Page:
Are medicinal mushrooms on the cusp of mainstream fame?

Nutritional OutlookNutritional Outlook Vol. 24 No. 2
Volume 24
Issue 2

Medicinal mushrooms saw skyrocketing growth in 2020 during the COVID-19 pandemic. Is this the first step in their mainstream journey?

Are medicinal mushrooms on the cusp of mainstream fame?

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COVID-19 has taught us so much already, such as: 1) handwashing really does work, 2) masks save lives, and 3) it doesn’t hurt to keep more toilet paper on hand than you think you’ll actually need.

But one of the lessons that’s stuck most with the health-and-wellness community isn’t just the fact that health is inextricably related to nutrition, but that the way we “do” healthcare in the United States quite simply doesn’t work.

That’s certainly the lesson that Paul Schulick, founder and CEO, For The Biome (Dummerston, VT), takes from all this. “People are looking for immune support and preventative measures beyond social distancing and future vaccines,” he points out, “but our conventional healthcare system is only offering band-aid solutions, for the most part.”

No wonder, then, that the public’s growing skeptical of it. And no wonder that they’re also adopting what Schulick considers “the natural response”—namely, “looking to ‘alternative’ wellness practices.”

Topping that list of alternatives are functional mushrooms, which were attracting attention even before COVID gave a new shine to their relevance. And while mushrooms haven’t fully hit the mainstream yet, Schulick believes, “The more people react to our antiquated and ineffective healthcare system, the more the health benefits of mushrooms will resonate.”

COVID Bounce

Mushrooms began resonating with health-minded consumers several years ago, according to Jacob Knepper, data product manager, SPINS LLC (Chicago), “when they jumped to prominence as a key part of the adaptogenic movement centered on physical and mental stress management.”

Once shoppers wrapped their heads around the functional fungi’s basics, he continues, they started catching on to mushrooms’ “more holistic benefits,” including blood-sugar and immunity support. By the time the pandemic hit, “mushrooms were already on a steep upward trajectory in both food and beverage applications, and in vitamins and supplements.”

Concerns surrounding COVID-19 have since steepened that trajectory, and mushrooms are now “being catapulted into the spotlight and are likely seeing accelerated growth patterns and product innovation compared to what we may have otherwise seen,” Knepper concludes.

To quantify those observations, he cites SPINS data showing that for the 52 weeks ending October 4, 2020, growth in functional mushroom ingredients was up 49.9% across the board.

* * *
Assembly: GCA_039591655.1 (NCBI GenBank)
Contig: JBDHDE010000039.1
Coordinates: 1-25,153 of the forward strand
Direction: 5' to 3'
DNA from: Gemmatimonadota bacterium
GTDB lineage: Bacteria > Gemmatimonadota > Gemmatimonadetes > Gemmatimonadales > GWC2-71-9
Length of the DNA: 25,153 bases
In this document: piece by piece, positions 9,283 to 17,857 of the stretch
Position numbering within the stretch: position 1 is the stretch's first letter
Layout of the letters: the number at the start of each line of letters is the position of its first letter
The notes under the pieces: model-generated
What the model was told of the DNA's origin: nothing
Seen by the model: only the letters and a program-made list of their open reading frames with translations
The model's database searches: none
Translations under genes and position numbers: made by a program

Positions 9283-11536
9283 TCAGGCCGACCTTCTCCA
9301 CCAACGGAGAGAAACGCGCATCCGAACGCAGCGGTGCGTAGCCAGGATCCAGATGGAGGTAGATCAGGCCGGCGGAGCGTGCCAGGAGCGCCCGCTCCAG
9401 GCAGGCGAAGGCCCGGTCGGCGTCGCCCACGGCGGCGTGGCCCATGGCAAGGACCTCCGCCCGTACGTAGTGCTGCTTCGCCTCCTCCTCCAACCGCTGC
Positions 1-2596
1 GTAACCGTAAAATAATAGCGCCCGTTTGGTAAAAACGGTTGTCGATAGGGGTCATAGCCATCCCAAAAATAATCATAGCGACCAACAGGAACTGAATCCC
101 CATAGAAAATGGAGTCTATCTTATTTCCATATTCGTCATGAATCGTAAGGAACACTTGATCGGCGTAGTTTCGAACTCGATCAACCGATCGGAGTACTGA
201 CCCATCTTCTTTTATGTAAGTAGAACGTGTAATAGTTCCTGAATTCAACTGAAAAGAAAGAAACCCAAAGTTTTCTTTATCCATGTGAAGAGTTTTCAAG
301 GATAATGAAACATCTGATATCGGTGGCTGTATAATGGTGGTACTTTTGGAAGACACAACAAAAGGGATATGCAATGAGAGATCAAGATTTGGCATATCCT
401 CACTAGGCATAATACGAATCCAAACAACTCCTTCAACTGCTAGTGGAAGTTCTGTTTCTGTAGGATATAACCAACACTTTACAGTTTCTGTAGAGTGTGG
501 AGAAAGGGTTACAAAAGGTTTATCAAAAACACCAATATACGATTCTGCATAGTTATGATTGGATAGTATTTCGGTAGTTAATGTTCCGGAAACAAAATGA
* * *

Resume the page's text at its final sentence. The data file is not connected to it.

“The data suggest that more shoppers are turning to mushrooms in the form of supplements, as these products have grown 63.5% to $30,857,134 over the same time period,” Knepper notes. And zeroing in on the all-important early-COVID stockpiling days, he says the numbers there reflect “a huge spike for these products” during March 2020, when sales reached $5,940,387 over the four weeks to March 22—a 152% increase compared to the same period the previous year.

Anxious Moment

In retrospect, any observer of the pandemic’s cultural effects could have seen those sales coming, given how handily mushrooms’ functions fit our anxious moment.

After all, as Susan E. Hirsch, formulation manager, Gaia Herbs (Brevard, NC), points out, “People are concerned about their health, the health of their family and friends, and adaptations to new ways of living and working—in some cases managing homeschooling on top of everything else. People have also reported trouble staying focused with all the new distractions they’re dealing with. This new reality has dramatically increased levels of ongoing stress and anxiousness, and these conditions can easily lead to other issues, including sleep and digestive challenges.”

Shoring Up Defenses

And immunity challenges. “People are becoming more aware of chronic stress’s impact on the immune system,” notes Schulick. “It’s like turbulence for your immune response and accelerates its deficiency and deterioration. You’re much more vulnerable to infection when chronic stress goes unchecked.”

Which is where mushrooms come in. Not only are they safe to take on a daily basis, Schulick says; they’re packed with protective terpenoids and beta-glucans that “‘train’ and rehabilitate the immune system, modulating pro- and anti-inflammatory cytokines to help support what we call ‘a wiser immune system’ that responds more precisely while helping the body adapt to stress,” he explains.

Pathways to Wellness